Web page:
A new survey has suggested that although there is strong business appetite for 5G, adoption may be hindered by a lack of network transformation.
5G networks are set to go live next year, offering gigabit speeds, greater capacity and ultra-low latency. While faster speeds are set to boost mobile broadband services, it is the capacity and latency elements that have many organisations excited about the possible industrial applications.
Gartner found that 66 per cent of organisations want to adopt 5G by 2020, with Internet of Things (IoT) and video the most anticipated applications.
Analysts said the IoT excitement was surprising given the current availability of NB-IoT and LTE-M but suggested the prospect of the Industrial Internet of Things (IIoT) is responsible for the enthusiasm.
“5G is uniquely positioned to deliver a high density of connected endpoints — up to 1 million sensors per square kilometre,” said Sylvain Fabre, senior research director at Gartner
However, the initial focus among operators is on consumer broadband services rather than on business services. This means that radio upgrades have been the priority.
Greater capacity and lower latency will be enabled by network densification and new features such as network slicing and edge computing, but these will not be a reality until the mid-2020s at least.
“In terms of 5G adoption, end-user organisations have clear demands and expectations for 5G use cases,” added Fabre. “However, one major issue that 5G users face is the lack of readiness of communications service providers (CSPs). Their 5G networks are not available or capable enough for the needs of organisations.
“In the short to medium term, organisations wanting to leverage 5G for use cases such as IoT communications, video, control and automation, fixed wireless access and high-performance edge analytics cannot fully rely on 5G public infrastructure for delivery.”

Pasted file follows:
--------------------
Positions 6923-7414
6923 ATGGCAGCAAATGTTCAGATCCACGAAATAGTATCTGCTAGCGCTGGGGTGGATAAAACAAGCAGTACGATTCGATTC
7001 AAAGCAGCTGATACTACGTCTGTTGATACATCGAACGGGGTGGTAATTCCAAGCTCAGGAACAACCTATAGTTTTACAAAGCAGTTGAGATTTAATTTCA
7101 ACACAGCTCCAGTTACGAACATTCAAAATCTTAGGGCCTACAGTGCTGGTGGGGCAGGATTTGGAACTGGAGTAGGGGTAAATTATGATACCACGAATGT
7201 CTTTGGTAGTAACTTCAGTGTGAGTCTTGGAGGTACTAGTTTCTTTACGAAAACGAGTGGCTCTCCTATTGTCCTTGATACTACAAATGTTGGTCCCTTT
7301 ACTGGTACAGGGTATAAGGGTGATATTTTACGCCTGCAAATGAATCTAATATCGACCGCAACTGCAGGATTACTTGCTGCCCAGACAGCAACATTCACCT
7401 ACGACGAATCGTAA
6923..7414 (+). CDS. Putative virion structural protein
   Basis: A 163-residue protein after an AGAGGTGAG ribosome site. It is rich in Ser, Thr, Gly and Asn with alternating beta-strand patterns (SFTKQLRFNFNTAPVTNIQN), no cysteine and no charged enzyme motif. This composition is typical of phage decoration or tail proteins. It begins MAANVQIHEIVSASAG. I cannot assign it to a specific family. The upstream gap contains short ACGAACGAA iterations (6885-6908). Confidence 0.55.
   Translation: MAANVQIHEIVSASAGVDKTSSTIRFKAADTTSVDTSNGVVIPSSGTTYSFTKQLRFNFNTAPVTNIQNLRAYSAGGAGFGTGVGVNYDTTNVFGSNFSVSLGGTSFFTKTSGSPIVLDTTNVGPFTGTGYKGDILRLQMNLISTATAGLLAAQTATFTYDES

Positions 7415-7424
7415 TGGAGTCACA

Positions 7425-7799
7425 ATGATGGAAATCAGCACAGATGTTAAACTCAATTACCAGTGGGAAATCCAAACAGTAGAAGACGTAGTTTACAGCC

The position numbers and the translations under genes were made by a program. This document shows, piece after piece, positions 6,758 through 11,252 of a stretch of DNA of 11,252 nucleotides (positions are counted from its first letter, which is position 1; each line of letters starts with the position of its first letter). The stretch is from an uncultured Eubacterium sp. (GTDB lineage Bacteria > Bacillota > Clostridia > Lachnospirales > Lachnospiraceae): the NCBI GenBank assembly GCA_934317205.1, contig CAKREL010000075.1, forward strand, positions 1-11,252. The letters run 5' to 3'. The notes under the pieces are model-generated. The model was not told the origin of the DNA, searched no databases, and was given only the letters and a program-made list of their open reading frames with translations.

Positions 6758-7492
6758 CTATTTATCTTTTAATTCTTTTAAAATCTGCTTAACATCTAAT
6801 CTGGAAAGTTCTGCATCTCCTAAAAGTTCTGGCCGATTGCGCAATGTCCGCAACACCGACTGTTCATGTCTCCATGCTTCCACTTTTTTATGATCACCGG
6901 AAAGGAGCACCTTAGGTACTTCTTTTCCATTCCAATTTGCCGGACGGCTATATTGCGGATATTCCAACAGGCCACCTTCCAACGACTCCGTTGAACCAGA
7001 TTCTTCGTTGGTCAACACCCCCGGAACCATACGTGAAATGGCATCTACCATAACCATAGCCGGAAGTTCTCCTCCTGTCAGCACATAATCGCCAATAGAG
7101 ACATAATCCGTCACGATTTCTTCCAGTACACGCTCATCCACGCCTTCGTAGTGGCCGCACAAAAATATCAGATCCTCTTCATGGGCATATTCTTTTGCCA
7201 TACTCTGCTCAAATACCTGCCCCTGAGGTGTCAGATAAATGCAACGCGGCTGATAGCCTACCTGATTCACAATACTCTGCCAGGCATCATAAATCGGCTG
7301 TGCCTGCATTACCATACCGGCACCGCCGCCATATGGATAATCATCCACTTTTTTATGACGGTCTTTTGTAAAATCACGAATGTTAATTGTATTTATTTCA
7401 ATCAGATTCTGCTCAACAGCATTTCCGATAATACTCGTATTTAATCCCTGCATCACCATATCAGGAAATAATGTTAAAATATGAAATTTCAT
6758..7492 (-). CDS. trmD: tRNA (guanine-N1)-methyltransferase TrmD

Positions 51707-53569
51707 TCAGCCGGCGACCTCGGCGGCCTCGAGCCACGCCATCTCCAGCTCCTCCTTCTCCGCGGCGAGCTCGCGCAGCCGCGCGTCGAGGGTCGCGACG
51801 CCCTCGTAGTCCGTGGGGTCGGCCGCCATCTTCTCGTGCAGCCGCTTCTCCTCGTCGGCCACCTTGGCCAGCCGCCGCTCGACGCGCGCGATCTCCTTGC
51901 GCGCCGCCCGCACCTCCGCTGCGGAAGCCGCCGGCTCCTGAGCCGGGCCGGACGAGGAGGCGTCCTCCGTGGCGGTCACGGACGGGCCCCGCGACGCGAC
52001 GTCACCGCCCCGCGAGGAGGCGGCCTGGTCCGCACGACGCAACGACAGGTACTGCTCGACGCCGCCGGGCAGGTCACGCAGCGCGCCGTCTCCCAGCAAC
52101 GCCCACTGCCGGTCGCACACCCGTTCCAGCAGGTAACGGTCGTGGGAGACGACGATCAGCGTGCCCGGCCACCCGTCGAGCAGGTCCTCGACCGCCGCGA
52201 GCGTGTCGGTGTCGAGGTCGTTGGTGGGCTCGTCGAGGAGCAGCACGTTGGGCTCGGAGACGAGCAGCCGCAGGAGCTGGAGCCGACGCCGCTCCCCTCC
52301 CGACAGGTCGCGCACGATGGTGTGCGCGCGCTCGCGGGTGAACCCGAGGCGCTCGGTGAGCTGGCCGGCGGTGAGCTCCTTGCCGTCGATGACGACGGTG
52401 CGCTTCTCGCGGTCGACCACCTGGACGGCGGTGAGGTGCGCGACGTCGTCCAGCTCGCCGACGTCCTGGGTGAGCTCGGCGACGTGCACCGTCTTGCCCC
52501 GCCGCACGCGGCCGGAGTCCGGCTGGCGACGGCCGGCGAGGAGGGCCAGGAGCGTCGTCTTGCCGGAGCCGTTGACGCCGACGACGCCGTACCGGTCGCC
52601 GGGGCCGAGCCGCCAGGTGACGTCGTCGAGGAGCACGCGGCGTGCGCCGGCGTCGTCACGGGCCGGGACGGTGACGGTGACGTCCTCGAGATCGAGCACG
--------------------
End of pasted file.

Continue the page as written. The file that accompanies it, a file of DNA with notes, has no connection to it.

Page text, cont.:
Gartner predicts that by 2022 half of operators that have completed their 5G rollouts will fail to monetise the changes to their back-end infrastructure because they will not meet the demands from businesses.
One way to overcome this issue could be the creation of private 5G networks for industrial use cases. Some organisations, such as Ocado, have used private 4G infrastructure and unlicensed spectrum in their facilities.
“Private networks for enterprises will be the most direct option for businesses that want to benefit from 5G capabilities early on,” said Mr Fabre. These networks may be offered not only by CSPs but also directly by infrastructure vendors — and not just by the traditional large vendors of infrastructure, but also by suppliers with cloud and software backgrounds.”
The first 5G networks have already gone live in the US, offering Fixed Wireless Access (FWA) broadband and mobile hotspot services, with mobile broadband expected to arrive alongside the first compatible smartphones in 2019.
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